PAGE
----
The Greens will be hosting a morning of discussions about increasing local control over local affairs, including the management of the Common Good, at the Forres Tolbooth, from 10.30 to 12.30 this Saturday, 29 March. This free informal ‘drop-in’ event is open to everyone with an interest in the Common Good and the future of local democracy.
Participants can expect a warm welcome and free refreshments, as well as the opportunity to join small discussion groups to learn about and discuss different approaches to increase the say local people have over local issues.
“I am really looking forward to sharing the experience of how Green Councillors in Glasgow City Council have campaigned, and continue to campaign, for better management of the Common Good”, says special guest Martha Wardrop, Green Glasgow Councillor and vice convenor of the Scottish Greens. “Our focus on fuller registration of Common Good assets, including initiating development of a policy on the management of common good assets, has been a corner-stone of our campaign. I will be suggesting ways to help the people of Forres further develop their local campaign, but I also look forward to gaining new insight in to common good assets I can take back to Glasgow.”
“More local control over Common Good assets is just one aspect of renewing local democracy and giving power back to communities”, stated local campaigner and Moray Greens Convenor, James MacKessack-Leitch. “The current position is that, despite the best efforts of some local authority officers and elected members, there is a democratic deficit at the heart of local government in Scotland. In Moray, a recent Council by-election saw three out of every four voters staying at home and taking no part in the election of a new councillor to represent Buckie. Many Forres people fear that their views will not have any impact on the Council’s final decision in the current debate about development proposals affecting Forres Common Good land at Bogton. This event will help stimulate action for bringing local power back where it belongs: with local people.”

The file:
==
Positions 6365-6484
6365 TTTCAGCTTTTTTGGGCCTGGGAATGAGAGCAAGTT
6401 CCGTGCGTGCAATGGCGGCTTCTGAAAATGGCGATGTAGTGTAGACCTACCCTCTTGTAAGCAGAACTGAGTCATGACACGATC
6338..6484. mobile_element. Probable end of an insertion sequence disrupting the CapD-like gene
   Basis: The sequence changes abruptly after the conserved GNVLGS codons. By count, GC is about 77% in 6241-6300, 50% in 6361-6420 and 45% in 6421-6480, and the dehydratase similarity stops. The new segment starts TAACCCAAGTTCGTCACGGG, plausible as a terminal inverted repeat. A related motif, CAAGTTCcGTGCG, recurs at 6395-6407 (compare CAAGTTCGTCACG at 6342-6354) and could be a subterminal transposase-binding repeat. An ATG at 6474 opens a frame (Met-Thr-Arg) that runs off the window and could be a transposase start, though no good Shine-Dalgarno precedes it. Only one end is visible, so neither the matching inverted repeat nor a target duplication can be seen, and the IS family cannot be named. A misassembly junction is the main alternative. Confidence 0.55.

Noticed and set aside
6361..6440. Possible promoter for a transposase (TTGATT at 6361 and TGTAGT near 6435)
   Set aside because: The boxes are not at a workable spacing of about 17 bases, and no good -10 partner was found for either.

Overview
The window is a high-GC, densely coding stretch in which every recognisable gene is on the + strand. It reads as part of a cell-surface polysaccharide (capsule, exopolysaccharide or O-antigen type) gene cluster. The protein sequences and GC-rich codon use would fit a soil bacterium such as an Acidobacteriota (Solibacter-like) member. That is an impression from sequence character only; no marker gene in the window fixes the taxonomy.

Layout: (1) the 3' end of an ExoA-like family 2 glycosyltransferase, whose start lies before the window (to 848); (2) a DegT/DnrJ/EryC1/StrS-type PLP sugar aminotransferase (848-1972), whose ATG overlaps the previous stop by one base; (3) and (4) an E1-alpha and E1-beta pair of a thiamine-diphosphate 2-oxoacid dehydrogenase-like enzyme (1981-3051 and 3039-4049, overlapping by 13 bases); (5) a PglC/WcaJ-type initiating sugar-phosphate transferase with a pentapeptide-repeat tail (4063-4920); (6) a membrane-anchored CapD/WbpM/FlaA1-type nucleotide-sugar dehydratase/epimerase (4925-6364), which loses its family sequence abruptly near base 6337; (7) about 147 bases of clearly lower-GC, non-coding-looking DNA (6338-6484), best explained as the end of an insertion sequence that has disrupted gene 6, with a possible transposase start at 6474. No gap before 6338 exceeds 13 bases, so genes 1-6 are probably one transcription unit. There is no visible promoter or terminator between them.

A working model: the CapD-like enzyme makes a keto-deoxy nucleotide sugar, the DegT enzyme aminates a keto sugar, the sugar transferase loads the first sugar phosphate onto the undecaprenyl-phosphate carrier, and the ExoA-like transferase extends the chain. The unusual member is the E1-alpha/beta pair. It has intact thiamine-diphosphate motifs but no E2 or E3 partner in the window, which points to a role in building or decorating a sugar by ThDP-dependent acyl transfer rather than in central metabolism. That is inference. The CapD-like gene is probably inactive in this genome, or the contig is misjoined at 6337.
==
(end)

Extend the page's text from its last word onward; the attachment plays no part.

“The Greens have always stood for bringing power closer to the people and for a renewal of democracy at all levels” adds Highlands & Islands Greens convenor Fabio Villani. “For many of us this – together with the belief that the people of Scotland would elect governments with a greater sense of social and environmental justice than those elected by the UK as a whole – is one of the key reasons for intending to vote YES on 18 September.”
“The recent launch of the Greens’ briefing paper on local democracy, supported by Andy Wightman’s report on renewing local democracy in Scotland, was timed to contribute to the current debate on how to revive local democracy, not just through greater devolution of powers from Westminster to Holyrood, but through using the referendum debate to bring about a double-devolution of power – bringing far more power and money to communities”.
The Greens’ local democracy briefing and Andy Wightman’s report on renewing local democracy in Scotland are available in the publications area of the at Scottish Greens website